When considering Archon Fung’s contention “that no one really sees it as their job to save American democracy — not politicians, not owners of social media platforms, not advocates of conservative and liberal causes, and maybe not even citizens themselves,” it’s difficult not to think about Rick Perlstein’s disturbing overview of how the media covered the campaign. If Trump fatally wounds the republic, Perlstein writes, future historians will pin the blame for his ascent on “bad journalism”—on “the elite gatekeepers of our public discourse” who failed so spectacularly at their jobs that voters went to the polls in November convinced that Hillary Clinton was the more corrupt, untrustworthy one. Perlstein also suggests that what Americans weren’t told may have mattered as much as what they mistakenly believed. Only after the election, for instance, did we learn that Trump’s attacks on Megyn Kelly were inspiring so many threats that FOX News had to warn Trump’s lawyer to tell the candidate to cut it out before someone killed her.
If you don’t think that could have happened, read the news out of D.C. this week, where thankfully, no one was killed after a crazed man armed with a rifle walked into a pizza joint, fired shots, and pointed his gun at an employee because he wanted to investigate rumors of a Hillary Clinton-run child sex ring allegedly being run from (nonexistent) tunnels beneath its floors. That conspiracy theory has been promoted by, among others, the 9/11 and Sandy Hook truther Alex Jones, on whose radio show Trump appeared as recently as last year to heap praise on Jones’s “amazing” reputation. Promotion of the theory has also come from the son of the incoming national security adviser, who was only just dismissed from Trump’s transition team. What Perlstein concludes about Kelly now, unfortunately, has an even wider application: “apparently, America did not need to know that the minions of one of the candidates for president were flirting with loosing vigilante assassins upon a journalist.”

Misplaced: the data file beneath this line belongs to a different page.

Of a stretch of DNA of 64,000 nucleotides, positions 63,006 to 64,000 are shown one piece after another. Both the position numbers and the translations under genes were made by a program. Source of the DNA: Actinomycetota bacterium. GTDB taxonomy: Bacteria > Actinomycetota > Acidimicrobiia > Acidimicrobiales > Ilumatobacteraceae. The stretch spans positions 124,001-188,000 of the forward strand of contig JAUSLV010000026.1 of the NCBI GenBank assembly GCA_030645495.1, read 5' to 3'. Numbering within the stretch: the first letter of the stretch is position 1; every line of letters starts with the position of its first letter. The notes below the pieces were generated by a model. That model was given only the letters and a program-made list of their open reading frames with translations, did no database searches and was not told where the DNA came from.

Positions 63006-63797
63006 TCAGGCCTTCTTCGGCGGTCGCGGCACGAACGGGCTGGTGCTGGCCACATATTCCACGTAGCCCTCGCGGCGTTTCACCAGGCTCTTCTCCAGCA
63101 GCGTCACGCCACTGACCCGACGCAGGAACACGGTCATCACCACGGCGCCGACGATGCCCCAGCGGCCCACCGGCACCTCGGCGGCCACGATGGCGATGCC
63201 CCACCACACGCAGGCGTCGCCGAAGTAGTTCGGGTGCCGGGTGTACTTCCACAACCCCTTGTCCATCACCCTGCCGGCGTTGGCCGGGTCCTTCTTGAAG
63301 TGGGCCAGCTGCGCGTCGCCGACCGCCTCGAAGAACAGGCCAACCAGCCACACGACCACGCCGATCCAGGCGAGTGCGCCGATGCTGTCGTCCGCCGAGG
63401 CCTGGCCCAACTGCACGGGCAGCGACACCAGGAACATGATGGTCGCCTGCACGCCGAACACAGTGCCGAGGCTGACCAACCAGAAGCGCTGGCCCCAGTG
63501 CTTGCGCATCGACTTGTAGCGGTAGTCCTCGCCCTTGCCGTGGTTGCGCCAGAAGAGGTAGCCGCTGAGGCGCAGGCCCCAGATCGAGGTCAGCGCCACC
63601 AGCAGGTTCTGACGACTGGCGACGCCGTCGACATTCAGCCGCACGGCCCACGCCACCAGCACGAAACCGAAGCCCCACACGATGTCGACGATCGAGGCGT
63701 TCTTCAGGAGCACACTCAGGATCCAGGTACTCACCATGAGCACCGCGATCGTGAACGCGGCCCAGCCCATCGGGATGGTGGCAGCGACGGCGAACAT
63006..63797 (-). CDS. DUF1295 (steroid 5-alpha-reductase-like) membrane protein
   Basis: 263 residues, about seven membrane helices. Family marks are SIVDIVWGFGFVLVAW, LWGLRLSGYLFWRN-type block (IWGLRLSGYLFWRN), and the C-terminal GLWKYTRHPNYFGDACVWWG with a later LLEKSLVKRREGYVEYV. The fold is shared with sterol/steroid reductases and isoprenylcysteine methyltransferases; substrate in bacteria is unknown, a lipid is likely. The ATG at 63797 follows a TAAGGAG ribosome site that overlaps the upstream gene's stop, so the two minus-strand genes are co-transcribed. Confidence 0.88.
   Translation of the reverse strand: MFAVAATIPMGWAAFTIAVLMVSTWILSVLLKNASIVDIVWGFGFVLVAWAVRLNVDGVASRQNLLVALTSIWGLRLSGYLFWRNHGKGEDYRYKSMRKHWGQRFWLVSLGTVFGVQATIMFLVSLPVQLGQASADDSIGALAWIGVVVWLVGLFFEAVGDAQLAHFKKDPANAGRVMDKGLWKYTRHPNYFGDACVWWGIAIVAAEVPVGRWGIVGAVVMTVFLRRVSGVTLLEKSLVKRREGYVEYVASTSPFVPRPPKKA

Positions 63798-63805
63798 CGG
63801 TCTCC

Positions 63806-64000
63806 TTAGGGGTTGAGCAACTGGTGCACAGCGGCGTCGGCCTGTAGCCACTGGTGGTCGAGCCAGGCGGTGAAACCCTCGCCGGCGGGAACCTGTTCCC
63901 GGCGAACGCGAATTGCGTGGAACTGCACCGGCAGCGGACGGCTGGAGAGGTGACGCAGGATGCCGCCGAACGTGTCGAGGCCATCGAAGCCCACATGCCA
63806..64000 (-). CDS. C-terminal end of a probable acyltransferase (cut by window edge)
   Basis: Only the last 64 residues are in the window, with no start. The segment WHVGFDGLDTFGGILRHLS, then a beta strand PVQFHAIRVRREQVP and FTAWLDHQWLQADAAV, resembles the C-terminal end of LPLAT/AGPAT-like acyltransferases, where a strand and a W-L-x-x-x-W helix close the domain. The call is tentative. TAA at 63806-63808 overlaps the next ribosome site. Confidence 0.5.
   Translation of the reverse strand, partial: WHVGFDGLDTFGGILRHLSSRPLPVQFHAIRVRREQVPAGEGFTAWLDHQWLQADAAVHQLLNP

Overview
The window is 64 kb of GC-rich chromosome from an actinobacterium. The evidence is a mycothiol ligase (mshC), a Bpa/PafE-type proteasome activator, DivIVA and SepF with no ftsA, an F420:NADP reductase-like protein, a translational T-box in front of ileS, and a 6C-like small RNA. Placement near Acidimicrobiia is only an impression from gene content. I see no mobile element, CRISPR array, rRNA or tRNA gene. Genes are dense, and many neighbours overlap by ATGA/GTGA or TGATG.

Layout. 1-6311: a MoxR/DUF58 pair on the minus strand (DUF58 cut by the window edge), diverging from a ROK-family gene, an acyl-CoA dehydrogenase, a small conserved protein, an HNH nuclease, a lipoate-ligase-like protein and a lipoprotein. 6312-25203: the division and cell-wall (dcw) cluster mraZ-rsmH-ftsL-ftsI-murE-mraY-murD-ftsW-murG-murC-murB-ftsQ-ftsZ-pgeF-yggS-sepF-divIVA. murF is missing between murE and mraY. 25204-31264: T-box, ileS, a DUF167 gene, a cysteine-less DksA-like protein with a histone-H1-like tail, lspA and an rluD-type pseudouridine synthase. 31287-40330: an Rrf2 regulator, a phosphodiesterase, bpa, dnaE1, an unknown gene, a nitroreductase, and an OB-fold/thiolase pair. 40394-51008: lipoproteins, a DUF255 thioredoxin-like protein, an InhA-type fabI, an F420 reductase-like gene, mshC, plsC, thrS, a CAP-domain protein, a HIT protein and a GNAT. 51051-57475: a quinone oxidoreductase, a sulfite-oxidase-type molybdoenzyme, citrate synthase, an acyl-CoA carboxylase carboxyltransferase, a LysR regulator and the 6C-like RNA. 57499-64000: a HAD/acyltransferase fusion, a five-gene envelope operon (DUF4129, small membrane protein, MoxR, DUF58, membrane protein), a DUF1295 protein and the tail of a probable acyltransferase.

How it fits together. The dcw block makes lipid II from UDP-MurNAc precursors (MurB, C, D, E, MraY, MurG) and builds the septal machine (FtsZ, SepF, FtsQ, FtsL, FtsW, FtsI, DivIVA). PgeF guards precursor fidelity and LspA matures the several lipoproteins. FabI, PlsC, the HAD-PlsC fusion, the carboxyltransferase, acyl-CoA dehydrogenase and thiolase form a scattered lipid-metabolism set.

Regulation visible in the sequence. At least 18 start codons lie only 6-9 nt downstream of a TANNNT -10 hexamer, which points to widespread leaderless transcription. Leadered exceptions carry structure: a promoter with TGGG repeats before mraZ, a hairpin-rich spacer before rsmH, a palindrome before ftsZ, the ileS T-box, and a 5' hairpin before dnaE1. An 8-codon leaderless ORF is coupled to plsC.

In my last piece before the election, I reflected on the disastrous state of TV news—especially cable news, which increasingly seems like an actively malignant force in American life. Consider CNN, for whom Trump was not “a news story in any recognizable sense, which would imply some sort of responsibility to inform. How could CNN possibly do that after hiring (nominally-fired Trump adviser) Corey Lewandowski to comment upon a man, Donald Trump, whose emoluments he still received, and who was under a binding legal agreement never to inform the public of anything disparaging about him?” But as Perlstein notes, these conflicts were no concern to the venal network heads who shrugged at the threat of Trumpism because he was so spectacular for ratings.
One might conclude from this observation that the push for advertising dollars explains the 2016 media meltdown. But the pressures facing networks like CNN don’t exactly explain why different outlets—especially NPR—also embarrassed themselves with coverage so feeble that it was downright misleading. (Perlstein, with devastating understatement, reproduces a “Morning Edition” interview transcript about Michael Flynn which is painful to read, but which also captures succinctly why NPR’s election and transition coverage is more or less un-listenable.)
If non-profit and profit-driven news sources alike are incapable of truthfully reporting on Trump, what does that leave? In considering this question myself, I’ve concluded (with some resignation) that whatever its imperfections, a broadly subscriber-based model for journalism works best. Perlstein notes that some of the bright spots in Trump coverage came from major newspapers like The Washington Post, even if fealty to bizarre editorial norms leads papers like the Post to compulsively balance their “critical” (read: accurate) reports on Trump with, as Perlstein writes, “something reassuring. Which is to say, something not true.” This is undoubtedly a problem, but for all their flaws, newspapers clearly outperformed both television news and NPR during this campaign cycle. That may be because both their format and their relative reliance on paying subscribers have partly insulated them from cable’s need to generate bombast and peel away viewers of other channels, as well as the terror of losing public and foundation funding that seems to animate NPR’s pusillanimity. If that’s the case, then we can take some comfort that print subscriptions have surged since the election. After all, we have to look for good news somewhere.